Sunday, February 28, 2016

540 (2016 #6). America's First Daughter

by Stephanie Dray and Laura Kamoie

It took me a long time to get through this historical fiction advance reader edition.  Partly because it was very long - 584 pages.  Partly because, other than the title character, Martha "Patsy" Jefferson Randolph, important figures such as her father Thomas Jefferson, and his slave/mistress Sally Hemings, just did not quite come to life for me.  Nor did the era, although it was set in a time and place and about people who aren't the "usual" subjects of historical fiction.

I did learn a lot about the life of Patsy, who served as her widowed father's hostess for most of his years in the White House.  Authors Stephanie Dray and Laura Kamoie did a lot of research, and each chapter begins with a quote from one of many letters written by Jefferson and his family members Dray is self-described as an "author of historical fiction and fantasy", while Kamoie's experience is in romance (writing as Laura Kaye).  Jefferson himself, as well as Sally, remain enigmas.

I'm not quite sure of my opinion of this book.  To add the detail I think it needs to make it come alive would make it far too long.  Yet I am glad to have read it, as the main character is one I knew little about.  I'd be interested to read the authors' next book, which is about the wife of Alexander Hamilton, as well as Dray's other books.

© Amanda Pape - 2016

[I received this advance reader edition through the LibraryThing Early Reviewers program.  It will be passed on to someone else to enjoy.]

Friday, February 26, 2016

539 (2016 #5). Parachute

by Danny Parker,
illustrated by Matt Ottley

Toby has a fear of heights, so he always carries his parachute around with him.  One day, though, his cat gets stuck in a tree....

Matt Ottley's colorful illustrations, rendered with "virtual oil paint, oil pastel, and pencil" (from the verso), exaggerates the perspective so the heights seem even more so for Toby.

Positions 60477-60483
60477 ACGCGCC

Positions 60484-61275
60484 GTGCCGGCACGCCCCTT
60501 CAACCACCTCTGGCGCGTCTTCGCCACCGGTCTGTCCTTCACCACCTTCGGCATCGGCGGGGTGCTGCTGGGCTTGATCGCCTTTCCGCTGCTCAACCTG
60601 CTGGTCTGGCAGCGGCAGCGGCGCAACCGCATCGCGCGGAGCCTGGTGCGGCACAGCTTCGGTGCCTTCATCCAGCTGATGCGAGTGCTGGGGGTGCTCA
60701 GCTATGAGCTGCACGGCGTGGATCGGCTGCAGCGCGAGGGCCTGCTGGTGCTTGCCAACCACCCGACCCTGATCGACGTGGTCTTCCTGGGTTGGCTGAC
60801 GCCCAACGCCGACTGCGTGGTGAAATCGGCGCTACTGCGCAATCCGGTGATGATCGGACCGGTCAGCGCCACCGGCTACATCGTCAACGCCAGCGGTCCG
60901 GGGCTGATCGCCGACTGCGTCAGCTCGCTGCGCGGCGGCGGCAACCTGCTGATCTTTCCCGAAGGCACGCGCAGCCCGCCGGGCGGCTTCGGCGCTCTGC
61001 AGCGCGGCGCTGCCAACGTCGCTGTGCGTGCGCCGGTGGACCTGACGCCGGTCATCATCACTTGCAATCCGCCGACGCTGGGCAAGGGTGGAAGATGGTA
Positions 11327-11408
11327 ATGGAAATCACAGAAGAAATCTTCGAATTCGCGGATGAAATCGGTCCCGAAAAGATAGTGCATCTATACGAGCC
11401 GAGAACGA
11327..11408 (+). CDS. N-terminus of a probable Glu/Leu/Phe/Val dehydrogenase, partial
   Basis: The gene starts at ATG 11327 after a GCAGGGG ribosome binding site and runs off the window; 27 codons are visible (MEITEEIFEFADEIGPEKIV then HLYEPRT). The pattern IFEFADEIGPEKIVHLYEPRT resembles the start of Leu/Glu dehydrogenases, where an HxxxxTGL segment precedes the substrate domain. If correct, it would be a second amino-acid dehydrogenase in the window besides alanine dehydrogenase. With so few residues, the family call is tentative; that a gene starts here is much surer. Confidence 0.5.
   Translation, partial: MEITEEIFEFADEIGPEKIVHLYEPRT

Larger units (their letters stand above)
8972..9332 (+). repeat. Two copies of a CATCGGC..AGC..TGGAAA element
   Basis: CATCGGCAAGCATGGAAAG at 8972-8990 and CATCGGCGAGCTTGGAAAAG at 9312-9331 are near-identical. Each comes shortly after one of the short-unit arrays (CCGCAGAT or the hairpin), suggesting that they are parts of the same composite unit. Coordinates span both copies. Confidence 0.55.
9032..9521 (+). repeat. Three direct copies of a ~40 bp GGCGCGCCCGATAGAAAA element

Danny Parker's text is simple enough for both a read-aloud and an early reader, demonstrating how one might deal with fear.

© Amanda Pape - 2016

[I received this book through the LibraryThing Early Reviewers program.  It will be added to my university library's collection.]

Monday, February 15, 2016

538 (2016 #4). Sashenka

by Simon Montefiore,
read by Anne Flosnik

Sashenka is a fascinating work of historical fiction set in three time periods in twentieth century Russia - 1916, 1939, and 1994.  The title character was born in 1900 to a wealthy Jewish family in St. Petersburg, but decides to follow her uncle and become a Bolshevik.  By 1939 she and her husband are part of the Communist elite, but then Sashenka makes a mistake that brings her world crashing down around her.  The third part of the book is set in 1994 with a historian of the day trying to find out what happened to Sashenka and her family.

The story is quite long (over 500 pages in print), but I learned SO much about Russian history.  Author Simon Montefiore has written a biography of Stalin as well as other nonfiction works about Russia,  His extensive background (and research experience in formerly-inaccessible Russian archives) serves him well in providing the settings and atmosphere of this story.  I truly felt I was *there* along with the characters.

The main weakness of this first novel for Montefiore are the amazing number of coincidences that make the third part of the book a reality.  Two major characters from the 1916 era have to live to very ripe old ages to make the events in the 1994 section possible.

I also found Anne Flosnik's reading of the audiobook to be problematic.  Her British accent is not an issue, it was her attempt to provide Russian accents that caused difficulty.  It was much harder than it needed to be to understand what many of the characters were saying.  I would have preferred for her to just use her normal voice and not try to (poorly) do accents.

Oh, but I do absolutely love the cover of this book.

© Amanda Pape - 2016

[This audiobook was borrowed from and returned to my university library's digital collection.]